As his wife Ticia points out, people look at his work and admire it, but have no idea of the sheer physical hard work and extraordinary skill involved in forging, beating and twisting iron and other metals into these intricate and beautiful sculptures.
“You know people don’t realise that Ben is really only one of five people in the world who can do this,” she says, and Ben agrees: “There are only a handful of artistic blacksmiths in the world doing this sort of work,” he says, including the acclaimed New York sculptor Albert Paley with whom Ben did a six-month internship in the mid-1990s to further refine his craft.
Before that though; before his creativity was shaped by several years in Sydney building film and stage sets; before years as a musician playing guitar and touring with post-punk Perth band The Scientists; and even before the years learning the craft from the renowned Perth jeweller Geoffrey Allen; Ben first honed his creative instincts and artistic eye at the knee of his father, the giant of Western Australian art, Robert Juniper.
The second child of Robert and his first wife Robin, Ben was born in 1961 when Robert was an art teacher at Hale School, where he taught from 1956 to 1964. He maintained connections and enormous affection for Hale all his life.
Ben will this year further solder his own relationship with the school by opening the Fine Art@Hale exhibition on Friday August 2.
“It’s a huge honour, it’s something I’m really proud to do. I have exhibited at Hale before and I am very proud of the connection,” he says.
Although he didn’t go to Hale, Ben says he and his father always felt close to the school. “I met nearly all of Dad’s students at one time or another,” he says, the most famous of whom was WA artist Leon Pericles. Ben recounts with a laugh a story his Dad would tell about young Leon attempting to master the application of gouache paint in one of his classes, carefully trying to leave no evidence of brush marks before finally declaring: “I think I’ve got it.” This prompted his art teacher to lean over his shoulder and scratch the outline of a submarine into the carefully applied yellow paint, allegedly saying: “Ah, don’t be so serious, kid, it’s supposed to be fun.”
“He was always saying that; ’don’t be a Neat Netty, it’s no fun’,” Ben says. “But he envied my skill as a sculptor. He was amazed that I was so particular. His style was more gestural.”
Having dabbled in art from a young age at the Darlington property where he grew up with his famous father and siblings, including artist sister Bec (Ben has a wooden sculpture on the wall that he did as a seven-year-old), it was only on his return from Sydney in 1990, that he really began to develop his art practice.
It was his father who suggested that he might be able to do something in the forge, suggesting that surely blacksmithing could be extrapolated from goldsmithing.
“Dad taught himself to weld. And he taught me not to be scared of the oxy torch.”
“He taught me what he knew, and Uncle Geoff (Juniper – a furniture craftsman) as well. But I took it to a new level, being a ‘Neat Netty’, I guess.”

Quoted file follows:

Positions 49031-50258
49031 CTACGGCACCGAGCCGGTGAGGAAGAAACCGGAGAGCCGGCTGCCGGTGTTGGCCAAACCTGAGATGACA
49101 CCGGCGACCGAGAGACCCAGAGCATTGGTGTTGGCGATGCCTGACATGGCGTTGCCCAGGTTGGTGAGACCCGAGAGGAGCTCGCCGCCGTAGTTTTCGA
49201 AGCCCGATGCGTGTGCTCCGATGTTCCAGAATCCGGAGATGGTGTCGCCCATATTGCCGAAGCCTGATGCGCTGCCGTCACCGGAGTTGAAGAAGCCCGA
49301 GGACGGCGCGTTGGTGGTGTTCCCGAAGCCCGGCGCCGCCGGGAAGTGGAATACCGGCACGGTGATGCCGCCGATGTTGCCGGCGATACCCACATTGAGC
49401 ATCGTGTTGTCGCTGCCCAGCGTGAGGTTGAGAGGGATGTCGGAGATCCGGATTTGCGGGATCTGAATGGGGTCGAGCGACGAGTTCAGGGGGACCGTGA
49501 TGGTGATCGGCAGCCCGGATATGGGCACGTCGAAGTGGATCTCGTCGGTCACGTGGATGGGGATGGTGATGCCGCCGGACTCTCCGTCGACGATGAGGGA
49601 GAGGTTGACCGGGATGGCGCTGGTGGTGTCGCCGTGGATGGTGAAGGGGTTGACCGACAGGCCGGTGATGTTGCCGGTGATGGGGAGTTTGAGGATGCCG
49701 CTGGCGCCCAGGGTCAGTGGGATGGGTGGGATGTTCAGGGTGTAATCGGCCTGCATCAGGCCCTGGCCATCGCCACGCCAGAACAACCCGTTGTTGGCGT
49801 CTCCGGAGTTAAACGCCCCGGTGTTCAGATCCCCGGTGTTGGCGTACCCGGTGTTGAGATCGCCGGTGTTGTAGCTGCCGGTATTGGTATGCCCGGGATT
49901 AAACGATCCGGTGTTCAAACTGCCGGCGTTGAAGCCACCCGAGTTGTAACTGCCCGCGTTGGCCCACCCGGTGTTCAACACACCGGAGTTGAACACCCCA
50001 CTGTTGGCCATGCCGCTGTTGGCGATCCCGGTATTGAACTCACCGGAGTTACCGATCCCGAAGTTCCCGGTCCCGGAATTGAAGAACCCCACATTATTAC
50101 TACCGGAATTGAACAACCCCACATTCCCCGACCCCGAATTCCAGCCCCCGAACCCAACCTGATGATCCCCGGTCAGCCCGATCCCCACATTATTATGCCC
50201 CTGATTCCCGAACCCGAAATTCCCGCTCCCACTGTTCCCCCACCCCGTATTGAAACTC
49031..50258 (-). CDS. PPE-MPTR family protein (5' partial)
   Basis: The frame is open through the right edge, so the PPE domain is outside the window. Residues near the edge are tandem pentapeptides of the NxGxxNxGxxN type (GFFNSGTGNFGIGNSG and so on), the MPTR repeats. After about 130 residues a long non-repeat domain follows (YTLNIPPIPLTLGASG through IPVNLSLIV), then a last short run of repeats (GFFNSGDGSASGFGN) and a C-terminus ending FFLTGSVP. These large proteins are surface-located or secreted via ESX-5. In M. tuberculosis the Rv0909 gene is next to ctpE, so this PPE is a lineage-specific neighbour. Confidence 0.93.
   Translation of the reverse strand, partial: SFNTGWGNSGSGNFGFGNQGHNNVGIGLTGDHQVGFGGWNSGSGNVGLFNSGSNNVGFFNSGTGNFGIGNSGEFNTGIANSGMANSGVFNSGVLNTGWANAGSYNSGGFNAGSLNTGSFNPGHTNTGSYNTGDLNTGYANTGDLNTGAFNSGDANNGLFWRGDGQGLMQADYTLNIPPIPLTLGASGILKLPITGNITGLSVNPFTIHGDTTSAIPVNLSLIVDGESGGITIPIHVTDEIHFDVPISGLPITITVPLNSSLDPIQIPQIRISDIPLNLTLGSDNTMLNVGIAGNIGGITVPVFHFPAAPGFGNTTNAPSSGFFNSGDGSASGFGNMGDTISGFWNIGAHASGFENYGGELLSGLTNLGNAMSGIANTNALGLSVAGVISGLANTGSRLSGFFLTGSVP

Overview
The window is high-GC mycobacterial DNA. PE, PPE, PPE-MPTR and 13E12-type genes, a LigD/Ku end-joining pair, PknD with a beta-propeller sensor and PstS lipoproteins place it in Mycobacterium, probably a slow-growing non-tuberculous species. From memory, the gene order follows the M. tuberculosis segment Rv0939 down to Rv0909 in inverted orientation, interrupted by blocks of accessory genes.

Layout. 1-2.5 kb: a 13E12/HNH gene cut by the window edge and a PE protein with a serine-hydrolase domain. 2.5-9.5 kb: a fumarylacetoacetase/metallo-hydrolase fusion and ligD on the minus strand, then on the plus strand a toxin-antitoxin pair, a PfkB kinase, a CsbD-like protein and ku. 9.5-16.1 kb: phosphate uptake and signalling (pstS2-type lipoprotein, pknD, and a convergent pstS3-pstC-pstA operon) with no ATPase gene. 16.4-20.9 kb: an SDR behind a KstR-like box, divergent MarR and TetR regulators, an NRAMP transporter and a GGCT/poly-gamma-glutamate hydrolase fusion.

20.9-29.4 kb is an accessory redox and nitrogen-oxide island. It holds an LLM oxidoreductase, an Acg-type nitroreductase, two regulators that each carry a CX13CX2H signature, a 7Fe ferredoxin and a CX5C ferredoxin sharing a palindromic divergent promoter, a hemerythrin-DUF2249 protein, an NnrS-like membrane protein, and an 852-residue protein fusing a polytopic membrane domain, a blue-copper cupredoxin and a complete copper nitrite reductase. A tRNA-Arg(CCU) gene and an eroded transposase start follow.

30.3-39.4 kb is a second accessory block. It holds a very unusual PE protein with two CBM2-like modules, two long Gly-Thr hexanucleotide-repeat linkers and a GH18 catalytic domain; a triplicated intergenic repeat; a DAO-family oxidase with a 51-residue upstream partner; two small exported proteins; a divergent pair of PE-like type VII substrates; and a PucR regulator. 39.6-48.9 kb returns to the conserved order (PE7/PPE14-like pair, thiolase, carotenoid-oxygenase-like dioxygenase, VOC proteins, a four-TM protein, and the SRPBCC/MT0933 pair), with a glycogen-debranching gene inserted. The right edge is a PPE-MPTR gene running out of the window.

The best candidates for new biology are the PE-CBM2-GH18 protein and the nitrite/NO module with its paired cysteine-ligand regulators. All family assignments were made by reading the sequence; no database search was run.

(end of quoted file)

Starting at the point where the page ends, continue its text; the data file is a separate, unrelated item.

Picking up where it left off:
Ben started doing decorative wrought iron work before his practice morphed into pure sculpture and he started to get some big commissions. One thing led to another and a few successful solo exhibitions followed. His career as an artist was gradually forged, so to speak.
The practice also meant that Ben daily worked alongside Robert, travelling up the hill to Darlington to work in the forge at his father’s place; firing up the tools before 6am and working alongside the older man for the morning. At lunchtime they would go to the pub to eat, sharing a beer or two before heading home again, talking, working, discussing ideas.
It was a daily routine – and a very productive life of creative discipline – that lasted more than 20 years. The sculpture Lift, to be exhibited at Fine Art@Hale this year was made at the Darlington forge with – and for – his father and although the bird form has the beak of a raptor, it references a friendly magpie the pair regularly whistled up.
A second piece to be exhibited also has a special connection with Hale, featuring a bowl made of slumped glass containing impressions of ammonite fossils from Cornwall, by former student and glass artist, the late Matthew Goodlet.
These days half of Ben’s artist practice is in painting and printmaking. “It’s physically much easier to do,” he says. Anyone familiar with Robert Juniper’s work – the broad sweeps of dappled colours, the aerial view of landscape, the quirky details – will not fail to see his influence over much of Ben’s work.
He says the painting Lucid Dreaming, for example, references his father, in its broad sweep of an aerial landscape, but with a different palette and techniques from those used by Robert.
“I have exaggerated the points of difference,” he says, “without dishonouring the reference.”
“I learnt over his shoulder, so I don’t want to deny the connection.”
Ben Juniper will open the 2019 Fine Art@Hale Exhibition in Memorial Hall, Hale School at the Cocktail Preview from 6.30pm on Friday 2nd August. For tickets go to http://www.fineartathale.org or come and visit the exhibition over the weekend between 10am and 4pm.